Every day people around the globe drink 1.6 billion cups of coffee and around twice as many cups of tea.
They enjoy the taste and the fact that the caffeine wakes them up. But when we’re exhorted to drink six or eight glasses of water a day (a disputed figure that I’ve discussed previously), it’s usually emphasised that drinks like coffee and tea don’t count towards your daily liquid total because they’re dehydrating. Or so we’re told. What’s the evidence?
Although tea and coffee contain many different substances the one on which most research focuses is caffeine. Even then there is so little research on the topic, that one of the most frequently mentioned studies was conducted way back in 1928 with a sample of just three people. The three men were studied over the course of two winters. Sometimes they were required to drink four cups of coffee a day; sometimes they drank mainly tea and at other times they abstained or drank water laced with pure caffeine. Meanwhile the volume of their urine was measured regularly. The authors concluded that if the men consumed caffeine-laced water after a two month period of abstinence from both coffee and tea, the volume of their urine increased by 50%, but when they drank coffee regularly again they became inured to its diuretic effects.
Very large doses of caffeine are known to increase the blood flow to the kidneys and to inhibit the absorption of sodium which explains why it could act as a diuretic, dealing with the sodium which hasn’t been absorbed. But the exact mechanism is still a matter of debate.
But when you look at the studies of more realistic quantities of caffeine, the diuretic effect is not nearly so clear. A review of 10 studies by Lawrence Armstrong from the University of Connecticut concluded that caffeine is a mild diuretic at most, with 12 out of 15 comparisons showing that people urinated the same amount, regardless of whether the water they drank contained added caffeine or not.
So why do so many people think they need the loo more often when they’ve been drinking tea or coffee? As the review indicates, most studies give people pure caffeine added to water, rather than cups of actual tea or coffee as you might drink at home. Is there something about the combination of substances contained in coffee and tea that make the difference?
In a rare study where people drank nothing but tea for the 12 hour duration of the trial, there was no difference in hydration levels between them and the people who drank the same quantity of boiled water. When it comes to the consumption of coffee, one study did find a 41% increase in urine, along with a rise in the excretion of sodium and potassium. But these participants had abstained from caffeine before the study, so this doesn’t tell us what would happen in people who are accustomed to drinking coffee.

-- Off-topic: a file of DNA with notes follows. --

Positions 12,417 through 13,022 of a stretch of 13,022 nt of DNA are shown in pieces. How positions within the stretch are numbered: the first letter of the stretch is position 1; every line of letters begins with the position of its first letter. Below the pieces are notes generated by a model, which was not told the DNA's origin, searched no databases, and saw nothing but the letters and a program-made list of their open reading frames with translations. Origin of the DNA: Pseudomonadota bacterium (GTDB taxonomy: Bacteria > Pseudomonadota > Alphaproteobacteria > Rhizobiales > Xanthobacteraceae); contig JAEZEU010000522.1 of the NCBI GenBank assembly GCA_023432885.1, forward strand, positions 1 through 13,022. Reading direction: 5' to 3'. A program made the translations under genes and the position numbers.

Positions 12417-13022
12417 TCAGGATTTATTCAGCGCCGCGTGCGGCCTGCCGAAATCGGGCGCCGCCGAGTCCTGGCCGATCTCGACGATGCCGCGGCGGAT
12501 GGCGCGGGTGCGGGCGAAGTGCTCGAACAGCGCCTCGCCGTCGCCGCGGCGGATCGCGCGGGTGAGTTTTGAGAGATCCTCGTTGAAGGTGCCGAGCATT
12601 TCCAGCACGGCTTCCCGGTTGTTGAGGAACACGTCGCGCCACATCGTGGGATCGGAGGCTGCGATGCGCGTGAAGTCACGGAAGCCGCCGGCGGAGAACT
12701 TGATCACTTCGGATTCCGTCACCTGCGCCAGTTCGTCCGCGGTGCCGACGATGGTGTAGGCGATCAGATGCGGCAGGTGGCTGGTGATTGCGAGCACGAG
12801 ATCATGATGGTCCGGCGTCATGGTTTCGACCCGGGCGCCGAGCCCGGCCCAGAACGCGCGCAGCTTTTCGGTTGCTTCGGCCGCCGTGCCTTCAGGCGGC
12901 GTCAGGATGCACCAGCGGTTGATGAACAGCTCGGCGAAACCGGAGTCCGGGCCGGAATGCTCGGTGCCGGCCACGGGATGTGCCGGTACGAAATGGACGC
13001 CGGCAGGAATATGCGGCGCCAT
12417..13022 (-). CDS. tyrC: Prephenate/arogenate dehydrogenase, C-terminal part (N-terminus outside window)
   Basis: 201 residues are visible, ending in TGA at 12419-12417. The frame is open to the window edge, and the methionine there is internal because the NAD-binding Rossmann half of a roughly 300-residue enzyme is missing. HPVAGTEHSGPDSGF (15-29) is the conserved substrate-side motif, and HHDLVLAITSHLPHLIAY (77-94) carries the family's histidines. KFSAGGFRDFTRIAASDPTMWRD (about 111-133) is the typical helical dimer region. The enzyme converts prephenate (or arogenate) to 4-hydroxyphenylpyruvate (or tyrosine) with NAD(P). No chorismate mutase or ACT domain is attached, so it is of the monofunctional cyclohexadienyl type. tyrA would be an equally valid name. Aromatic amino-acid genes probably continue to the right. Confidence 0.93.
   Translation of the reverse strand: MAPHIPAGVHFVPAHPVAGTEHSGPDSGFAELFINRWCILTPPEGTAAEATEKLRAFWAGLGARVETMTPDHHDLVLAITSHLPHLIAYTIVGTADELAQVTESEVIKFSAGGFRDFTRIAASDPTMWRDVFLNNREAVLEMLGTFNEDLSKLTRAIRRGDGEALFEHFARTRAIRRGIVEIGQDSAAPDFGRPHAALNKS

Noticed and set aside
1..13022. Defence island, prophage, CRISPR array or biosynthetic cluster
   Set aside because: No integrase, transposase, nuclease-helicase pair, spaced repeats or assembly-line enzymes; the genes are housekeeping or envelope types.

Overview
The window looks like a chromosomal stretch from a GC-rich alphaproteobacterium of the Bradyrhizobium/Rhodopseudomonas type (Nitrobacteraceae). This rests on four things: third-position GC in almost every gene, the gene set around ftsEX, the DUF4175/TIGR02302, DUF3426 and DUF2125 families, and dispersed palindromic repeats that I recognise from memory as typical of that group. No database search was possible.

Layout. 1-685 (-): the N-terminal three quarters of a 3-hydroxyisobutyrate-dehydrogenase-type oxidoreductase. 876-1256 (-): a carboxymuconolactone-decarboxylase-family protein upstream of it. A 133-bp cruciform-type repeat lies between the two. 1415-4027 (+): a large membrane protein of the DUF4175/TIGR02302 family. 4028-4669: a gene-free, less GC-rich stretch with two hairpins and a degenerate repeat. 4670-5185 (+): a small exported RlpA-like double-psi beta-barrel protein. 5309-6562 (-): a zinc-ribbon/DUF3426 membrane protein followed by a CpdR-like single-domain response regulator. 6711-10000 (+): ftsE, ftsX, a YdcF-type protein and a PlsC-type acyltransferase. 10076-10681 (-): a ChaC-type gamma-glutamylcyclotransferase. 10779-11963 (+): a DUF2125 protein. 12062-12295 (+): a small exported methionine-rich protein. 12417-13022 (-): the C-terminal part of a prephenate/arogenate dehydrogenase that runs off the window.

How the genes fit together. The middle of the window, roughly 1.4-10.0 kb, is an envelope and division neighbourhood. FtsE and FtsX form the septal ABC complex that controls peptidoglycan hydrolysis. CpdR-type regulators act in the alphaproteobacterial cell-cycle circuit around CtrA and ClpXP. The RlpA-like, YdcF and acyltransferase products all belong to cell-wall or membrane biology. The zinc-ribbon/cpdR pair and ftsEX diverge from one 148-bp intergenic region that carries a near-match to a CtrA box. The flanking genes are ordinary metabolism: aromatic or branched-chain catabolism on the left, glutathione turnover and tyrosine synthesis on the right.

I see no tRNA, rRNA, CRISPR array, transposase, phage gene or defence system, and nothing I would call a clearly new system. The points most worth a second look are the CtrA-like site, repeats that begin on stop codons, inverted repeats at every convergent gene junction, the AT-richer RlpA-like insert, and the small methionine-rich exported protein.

A second study found no difference in hydration between those drinking water or coffee, leaving us with conflicting findings. Then came new research earlier this year from Sophie Killer at Birmingham University in the UK, who not only measured the volume of urine, but tested their blood for signs of kidney function as well as calculating the total amount of water in the body. The men in the study drank four cups of coffee a day, far more than the average coffee-drinker. Yet there was no evidence they were any more dehydrated than those who drank water alone. This research was funded by the Institute for Scientific Information on Coffee, whose members are coffee companies, but it has been published in a peer-reviewed journal and the authors confirm that the Institute played no role in gathering or analysing the data or writing up the research.
So although we might notice needing the loo more when we’ve been drinking coffee, the mistake is basing our observations on a comparison with the time we’ve drunk nothing, not with a similar amount of water. If you chose a glass of water instead of a cup of tea, you’d probably see the same effect.
You can hear more Medical Myths on Health Check on the BBC World Service.
All content within this column is provided for general information only, and should not be treated as a substitute for the medical advice of your own doctor or any other health care professional. The BBC is not responsible or liable for any diagnosis made by a user based on the content of this site. The BBC is not liable for the contents of any external internet sites listed, nor does it endorse any commercial product or service mentioned or advised on any of the sites. Always consult your own GP if you're in any way concerned about your health.